Just east of downtown, Lone Canary Winery showcases the talents of winemaker Mike Scott. Though originally from England, Scott has 15 years of Washington winemaking experience under his belt. Scott likes to focus on blends of red wines -- an American-style, super Tuscan-style and Bordeaux-style -- as well as Sauvignon Blanc. This weekend, Scott will be giving tours of the boutique winery as well as barrel sampling accompanied by light appetizers.
Robert Karl Cellars is housed in a restored fire station built in 1912 for horse-drawn fire wagons. Winemaker Joseph Gunselman is releasing a 2002 Claret and 2004 Cabernet Franc Rose. The winery's 2001 Claret was a gold medal winner at numerous prestigious wine competitions, so wine lovers are interested to see if the next vintage measures up. Local cheese and bread will accompany the wines being tasted. Beaded jewelry from Victoria's Baubels and PTM Design will be showcased at the winery.
Attorneys Greg Lipsker and Michael White are the winemakers behind Barrister Winery in Spokane's Davenport Arts District. They like to focus on premium-quality, handcrafted red wines. Though relatively new to Spokane's winemaking scene, Barrister wines have made an impact. Barrister's '02 Cabernet Franc took four top awards in a prestigious world wine competition and the '03 vintage just garnered best in show among 300 wines at a Northwest wine competition. Barrister is releasing 2003 Cabernet Franc, Walla Walla Syrah, Walla Walla Merlot and Red Mountain Merlot. The winemakers will offer comparative tasting of a 2004 Merlot aged in French oak, American oak and steel to explore the effect of oak on the taste and aroma of wine. Appetizers and the winery's signature chocolate truffles will be served with the wines.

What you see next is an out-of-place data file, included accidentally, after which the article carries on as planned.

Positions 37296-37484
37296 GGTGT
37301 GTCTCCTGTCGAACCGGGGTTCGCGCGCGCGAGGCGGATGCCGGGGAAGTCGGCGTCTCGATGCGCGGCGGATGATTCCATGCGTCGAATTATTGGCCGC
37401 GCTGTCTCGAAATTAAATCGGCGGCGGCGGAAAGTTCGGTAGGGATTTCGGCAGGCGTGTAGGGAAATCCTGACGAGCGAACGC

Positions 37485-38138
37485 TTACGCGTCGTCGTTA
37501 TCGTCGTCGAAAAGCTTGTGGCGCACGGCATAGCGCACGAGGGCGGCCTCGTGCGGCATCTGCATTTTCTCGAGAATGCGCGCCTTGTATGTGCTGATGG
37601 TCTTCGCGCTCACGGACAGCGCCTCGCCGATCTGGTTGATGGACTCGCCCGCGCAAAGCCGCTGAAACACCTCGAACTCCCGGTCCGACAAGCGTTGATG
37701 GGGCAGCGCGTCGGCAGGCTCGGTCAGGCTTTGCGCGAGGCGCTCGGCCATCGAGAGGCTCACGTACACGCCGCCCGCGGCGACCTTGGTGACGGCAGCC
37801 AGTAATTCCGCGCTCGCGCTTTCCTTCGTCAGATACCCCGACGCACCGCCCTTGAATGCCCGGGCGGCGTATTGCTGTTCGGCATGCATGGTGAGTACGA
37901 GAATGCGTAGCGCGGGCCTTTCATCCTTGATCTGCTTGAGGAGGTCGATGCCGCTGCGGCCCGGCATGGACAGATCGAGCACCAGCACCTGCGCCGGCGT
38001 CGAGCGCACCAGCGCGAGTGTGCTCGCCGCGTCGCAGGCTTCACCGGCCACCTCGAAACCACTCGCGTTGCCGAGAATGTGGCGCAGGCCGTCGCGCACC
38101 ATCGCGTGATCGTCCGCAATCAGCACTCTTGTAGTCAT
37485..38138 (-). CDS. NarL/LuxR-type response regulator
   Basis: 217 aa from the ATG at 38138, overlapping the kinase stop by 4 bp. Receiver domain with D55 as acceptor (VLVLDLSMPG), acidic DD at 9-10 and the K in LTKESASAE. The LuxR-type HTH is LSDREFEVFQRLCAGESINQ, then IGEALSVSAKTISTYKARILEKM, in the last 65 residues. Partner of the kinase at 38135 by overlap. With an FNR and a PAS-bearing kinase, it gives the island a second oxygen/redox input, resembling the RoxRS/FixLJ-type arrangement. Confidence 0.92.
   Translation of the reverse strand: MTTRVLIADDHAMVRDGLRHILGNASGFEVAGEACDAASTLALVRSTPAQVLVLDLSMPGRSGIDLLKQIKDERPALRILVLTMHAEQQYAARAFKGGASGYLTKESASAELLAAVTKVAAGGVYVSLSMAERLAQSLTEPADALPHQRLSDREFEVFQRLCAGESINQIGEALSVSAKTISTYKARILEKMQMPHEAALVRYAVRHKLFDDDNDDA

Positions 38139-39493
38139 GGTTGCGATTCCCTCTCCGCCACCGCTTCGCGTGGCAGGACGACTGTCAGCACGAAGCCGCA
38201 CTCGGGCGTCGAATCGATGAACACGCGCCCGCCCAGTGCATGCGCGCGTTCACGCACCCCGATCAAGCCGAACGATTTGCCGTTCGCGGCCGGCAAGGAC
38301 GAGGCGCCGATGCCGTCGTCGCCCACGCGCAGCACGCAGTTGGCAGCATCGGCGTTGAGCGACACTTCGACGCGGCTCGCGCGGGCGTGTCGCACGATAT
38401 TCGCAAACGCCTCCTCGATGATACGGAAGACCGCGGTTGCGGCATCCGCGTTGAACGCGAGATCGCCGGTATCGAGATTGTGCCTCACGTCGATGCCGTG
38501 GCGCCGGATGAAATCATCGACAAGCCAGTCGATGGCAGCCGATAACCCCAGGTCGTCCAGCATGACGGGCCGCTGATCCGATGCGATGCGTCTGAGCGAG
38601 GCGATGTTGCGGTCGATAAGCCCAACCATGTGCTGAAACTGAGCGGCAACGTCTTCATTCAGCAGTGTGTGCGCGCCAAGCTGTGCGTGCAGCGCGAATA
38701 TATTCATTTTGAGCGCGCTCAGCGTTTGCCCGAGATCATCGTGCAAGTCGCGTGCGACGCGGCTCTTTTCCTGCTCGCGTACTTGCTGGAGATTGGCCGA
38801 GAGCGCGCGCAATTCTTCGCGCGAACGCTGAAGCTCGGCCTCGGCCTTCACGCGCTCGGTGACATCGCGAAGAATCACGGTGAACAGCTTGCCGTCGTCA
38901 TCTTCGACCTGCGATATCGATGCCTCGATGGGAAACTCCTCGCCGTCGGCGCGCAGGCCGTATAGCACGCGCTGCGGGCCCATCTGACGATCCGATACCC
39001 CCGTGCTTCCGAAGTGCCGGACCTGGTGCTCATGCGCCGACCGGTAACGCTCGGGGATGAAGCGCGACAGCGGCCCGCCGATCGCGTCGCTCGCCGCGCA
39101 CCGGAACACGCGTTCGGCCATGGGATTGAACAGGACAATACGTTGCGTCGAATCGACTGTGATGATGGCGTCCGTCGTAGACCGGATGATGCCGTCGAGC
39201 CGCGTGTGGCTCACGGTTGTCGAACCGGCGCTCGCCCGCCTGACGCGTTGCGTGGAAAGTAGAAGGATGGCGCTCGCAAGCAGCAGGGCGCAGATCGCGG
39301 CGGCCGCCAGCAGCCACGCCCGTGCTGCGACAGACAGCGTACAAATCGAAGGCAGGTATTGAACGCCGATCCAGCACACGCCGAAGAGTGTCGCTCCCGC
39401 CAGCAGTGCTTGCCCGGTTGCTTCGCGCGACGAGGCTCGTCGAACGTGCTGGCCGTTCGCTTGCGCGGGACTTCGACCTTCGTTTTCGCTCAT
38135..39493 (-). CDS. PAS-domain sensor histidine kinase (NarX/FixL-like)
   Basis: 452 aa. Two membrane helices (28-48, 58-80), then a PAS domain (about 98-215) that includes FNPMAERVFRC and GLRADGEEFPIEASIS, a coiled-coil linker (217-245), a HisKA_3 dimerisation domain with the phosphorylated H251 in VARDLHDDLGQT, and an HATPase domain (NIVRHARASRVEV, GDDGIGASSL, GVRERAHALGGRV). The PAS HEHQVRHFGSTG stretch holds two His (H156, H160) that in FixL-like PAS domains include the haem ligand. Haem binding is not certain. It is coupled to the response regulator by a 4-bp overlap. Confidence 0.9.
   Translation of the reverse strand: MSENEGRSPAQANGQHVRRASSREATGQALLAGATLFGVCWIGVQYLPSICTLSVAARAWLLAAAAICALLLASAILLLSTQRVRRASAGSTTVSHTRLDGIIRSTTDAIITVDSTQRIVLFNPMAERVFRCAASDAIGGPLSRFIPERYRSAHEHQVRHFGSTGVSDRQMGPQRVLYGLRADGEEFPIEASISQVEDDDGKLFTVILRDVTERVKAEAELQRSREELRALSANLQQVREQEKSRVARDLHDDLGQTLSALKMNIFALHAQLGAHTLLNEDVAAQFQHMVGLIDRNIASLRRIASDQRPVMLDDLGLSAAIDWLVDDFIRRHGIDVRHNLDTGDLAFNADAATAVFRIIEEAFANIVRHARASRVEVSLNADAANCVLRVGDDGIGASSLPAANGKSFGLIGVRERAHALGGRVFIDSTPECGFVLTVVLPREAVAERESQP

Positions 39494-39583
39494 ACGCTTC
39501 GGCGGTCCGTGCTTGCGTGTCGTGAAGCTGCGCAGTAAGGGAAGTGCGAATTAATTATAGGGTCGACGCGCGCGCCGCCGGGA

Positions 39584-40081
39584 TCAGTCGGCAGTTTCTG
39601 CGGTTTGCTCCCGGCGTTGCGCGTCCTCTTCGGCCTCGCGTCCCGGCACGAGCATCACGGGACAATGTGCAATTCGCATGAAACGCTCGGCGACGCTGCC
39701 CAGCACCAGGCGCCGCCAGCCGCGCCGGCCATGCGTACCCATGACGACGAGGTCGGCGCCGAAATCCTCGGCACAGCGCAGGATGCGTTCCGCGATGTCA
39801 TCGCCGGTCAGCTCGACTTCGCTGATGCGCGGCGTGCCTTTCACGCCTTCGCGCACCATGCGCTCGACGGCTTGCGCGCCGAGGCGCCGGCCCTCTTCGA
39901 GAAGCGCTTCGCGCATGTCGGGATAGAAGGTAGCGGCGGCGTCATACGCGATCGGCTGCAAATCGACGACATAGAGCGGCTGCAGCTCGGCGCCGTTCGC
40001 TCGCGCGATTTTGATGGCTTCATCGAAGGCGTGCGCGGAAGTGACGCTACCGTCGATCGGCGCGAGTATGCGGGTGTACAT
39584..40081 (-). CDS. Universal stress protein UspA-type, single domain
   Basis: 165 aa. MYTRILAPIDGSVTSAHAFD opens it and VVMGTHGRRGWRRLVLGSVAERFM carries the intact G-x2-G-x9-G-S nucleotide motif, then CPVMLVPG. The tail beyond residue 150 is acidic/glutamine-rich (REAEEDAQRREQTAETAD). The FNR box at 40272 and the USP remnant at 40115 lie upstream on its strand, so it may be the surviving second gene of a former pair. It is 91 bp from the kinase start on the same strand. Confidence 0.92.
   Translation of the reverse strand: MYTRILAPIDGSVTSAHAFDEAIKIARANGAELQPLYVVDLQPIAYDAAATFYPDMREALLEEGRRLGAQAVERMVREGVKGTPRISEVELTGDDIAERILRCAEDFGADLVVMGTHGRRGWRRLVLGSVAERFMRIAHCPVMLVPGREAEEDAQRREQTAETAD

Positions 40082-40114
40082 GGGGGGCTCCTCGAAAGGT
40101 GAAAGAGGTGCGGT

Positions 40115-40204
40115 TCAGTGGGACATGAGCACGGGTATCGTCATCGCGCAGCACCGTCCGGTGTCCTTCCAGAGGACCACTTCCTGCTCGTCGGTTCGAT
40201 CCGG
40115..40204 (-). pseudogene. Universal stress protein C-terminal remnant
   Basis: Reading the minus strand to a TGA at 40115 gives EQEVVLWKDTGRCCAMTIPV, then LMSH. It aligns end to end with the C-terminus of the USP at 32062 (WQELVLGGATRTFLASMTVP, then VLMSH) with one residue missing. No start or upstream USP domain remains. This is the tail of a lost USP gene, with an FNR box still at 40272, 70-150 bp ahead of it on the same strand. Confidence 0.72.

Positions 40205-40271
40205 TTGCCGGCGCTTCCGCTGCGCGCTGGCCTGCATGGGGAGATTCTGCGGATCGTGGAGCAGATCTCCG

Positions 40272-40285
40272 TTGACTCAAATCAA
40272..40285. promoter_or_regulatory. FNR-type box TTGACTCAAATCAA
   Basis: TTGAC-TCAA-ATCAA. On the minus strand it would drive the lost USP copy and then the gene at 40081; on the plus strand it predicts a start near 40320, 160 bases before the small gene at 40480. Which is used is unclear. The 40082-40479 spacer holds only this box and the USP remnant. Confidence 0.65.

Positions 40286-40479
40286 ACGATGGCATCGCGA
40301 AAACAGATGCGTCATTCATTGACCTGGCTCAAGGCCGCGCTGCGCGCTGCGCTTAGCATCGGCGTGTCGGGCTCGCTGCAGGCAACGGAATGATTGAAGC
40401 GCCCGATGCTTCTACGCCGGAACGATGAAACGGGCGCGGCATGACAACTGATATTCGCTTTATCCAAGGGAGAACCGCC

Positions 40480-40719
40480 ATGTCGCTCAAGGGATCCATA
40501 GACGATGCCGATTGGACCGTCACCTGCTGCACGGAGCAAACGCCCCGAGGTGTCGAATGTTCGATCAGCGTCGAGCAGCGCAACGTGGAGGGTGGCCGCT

Caterina Winery's popular wine bar will be the scene as Cabernets of different terroir are sampled. Yummy snacks and live music will accompany the wine tasting. General Manager Monica Meglasson will be on hand to explain the intricacies of Caterina's award-winning wines.